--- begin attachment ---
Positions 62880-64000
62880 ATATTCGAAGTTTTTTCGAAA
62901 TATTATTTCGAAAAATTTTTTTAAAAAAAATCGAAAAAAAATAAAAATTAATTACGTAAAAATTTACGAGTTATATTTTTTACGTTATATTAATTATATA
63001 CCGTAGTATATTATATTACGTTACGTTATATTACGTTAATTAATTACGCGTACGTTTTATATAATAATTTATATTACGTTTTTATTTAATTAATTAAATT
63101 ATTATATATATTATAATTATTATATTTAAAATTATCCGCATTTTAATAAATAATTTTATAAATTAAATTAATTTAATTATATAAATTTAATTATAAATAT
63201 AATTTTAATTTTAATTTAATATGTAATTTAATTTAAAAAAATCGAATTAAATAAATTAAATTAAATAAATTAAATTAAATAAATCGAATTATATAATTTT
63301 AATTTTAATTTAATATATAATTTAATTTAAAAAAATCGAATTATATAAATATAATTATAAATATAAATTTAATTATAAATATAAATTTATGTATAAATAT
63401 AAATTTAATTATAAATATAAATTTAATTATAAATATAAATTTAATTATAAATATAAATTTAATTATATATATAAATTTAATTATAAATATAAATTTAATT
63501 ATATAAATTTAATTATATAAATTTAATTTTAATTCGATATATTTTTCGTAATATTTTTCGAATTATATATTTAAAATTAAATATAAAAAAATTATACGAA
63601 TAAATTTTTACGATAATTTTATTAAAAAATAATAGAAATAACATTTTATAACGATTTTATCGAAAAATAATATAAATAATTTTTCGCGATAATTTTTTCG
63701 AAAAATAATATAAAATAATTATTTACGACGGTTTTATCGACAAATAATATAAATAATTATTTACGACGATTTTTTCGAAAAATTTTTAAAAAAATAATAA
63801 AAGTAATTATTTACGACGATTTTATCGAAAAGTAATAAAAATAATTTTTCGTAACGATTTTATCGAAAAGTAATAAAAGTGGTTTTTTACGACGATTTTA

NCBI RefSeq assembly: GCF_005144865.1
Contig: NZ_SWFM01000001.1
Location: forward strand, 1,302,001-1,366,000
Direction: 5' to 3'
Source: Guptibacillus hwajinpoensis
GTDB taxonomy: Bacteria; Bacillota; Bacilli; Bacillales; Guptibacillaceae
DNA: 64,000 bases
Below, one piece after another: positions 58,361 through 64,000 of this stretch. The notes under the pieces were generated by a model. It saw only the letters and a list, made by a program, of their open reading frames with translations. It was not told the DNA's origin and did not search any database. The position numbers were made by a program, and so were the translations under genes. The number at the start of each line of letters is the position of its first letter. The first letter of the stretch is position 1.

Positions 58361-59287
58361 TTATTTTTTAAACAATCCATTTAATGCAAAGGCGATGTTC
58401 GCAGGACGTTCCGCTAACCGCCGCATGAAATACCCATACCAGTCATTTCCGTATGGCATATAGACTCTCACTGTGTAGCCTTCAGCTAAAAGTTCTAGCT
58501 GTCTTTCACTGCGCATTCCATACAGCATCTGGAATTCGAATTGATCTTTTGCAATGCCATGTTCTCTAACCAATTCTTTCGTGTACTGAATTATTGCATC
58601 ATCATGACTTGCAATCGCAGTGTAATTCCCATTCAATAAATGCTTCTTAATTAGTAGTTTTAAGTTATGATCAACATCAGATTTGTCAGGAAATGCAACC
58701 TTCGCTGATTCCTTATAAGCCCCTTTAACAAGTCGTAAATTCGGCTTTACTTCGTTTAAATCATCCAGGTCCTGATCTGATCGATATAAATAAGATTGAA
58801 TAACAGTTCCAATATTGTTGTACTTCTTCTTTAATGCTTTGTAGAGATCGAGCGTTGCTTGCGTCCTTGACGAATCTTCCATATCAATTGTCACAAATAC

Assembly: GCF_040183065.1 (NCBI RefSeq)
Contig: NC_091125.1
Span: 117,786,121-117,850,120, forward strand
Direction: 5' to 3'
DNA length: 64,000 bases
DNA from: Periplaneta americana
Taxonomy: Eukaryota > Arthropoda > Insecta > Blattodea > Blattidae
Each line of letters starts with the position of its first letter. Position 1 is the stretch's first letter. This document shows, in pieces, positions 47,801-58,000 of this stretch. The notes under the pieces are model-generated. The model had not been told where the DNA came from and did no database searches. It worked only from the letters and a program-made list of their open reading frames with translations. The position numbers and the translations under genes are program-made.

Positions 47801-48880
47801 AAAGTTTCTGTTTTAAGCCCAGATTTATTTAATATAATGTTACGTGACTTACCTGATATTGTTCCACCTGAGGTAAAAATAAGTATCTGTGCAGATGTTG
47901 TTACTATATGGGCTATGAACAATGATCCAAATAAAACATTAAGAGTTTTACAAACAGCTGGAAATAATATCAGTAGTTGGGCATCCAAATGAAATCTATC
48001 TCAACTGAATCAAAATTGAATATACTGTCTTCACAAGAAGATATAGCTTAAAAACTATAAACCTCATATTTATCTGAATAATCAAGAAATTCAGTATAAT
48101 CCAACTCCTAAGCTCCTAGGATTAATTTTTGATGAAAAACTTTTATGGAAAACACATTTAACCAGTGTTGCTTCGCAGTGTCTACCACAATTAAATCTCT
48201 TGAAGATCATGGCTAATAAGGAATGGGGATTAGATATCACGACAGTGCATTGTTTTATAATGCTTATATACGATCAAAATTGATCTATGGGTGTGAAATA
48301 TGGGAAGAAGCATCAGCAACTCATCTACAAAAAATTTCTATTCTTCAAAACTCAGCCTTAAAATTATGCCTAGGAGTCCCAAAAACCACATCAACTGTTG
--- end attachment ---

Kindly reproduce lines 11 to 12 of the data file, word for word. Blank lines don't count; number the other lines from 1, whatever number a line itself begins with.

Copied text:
63701 AAAAATAATATAAAATAATTATTTACGACGGTTTTATCGACAAATAATATAAATAATTATTTACGACGATTTTTTCGAAAAATTTTTAAAAAAATAATAA
63801 AAGTAATTATTTACGACGATTTTATCGAAAAGTAATAAAAATAATTTTTCGTAACGATTTTATCGAAAAGTAATAAAAGTGGTTTTTTACGACGATTTTA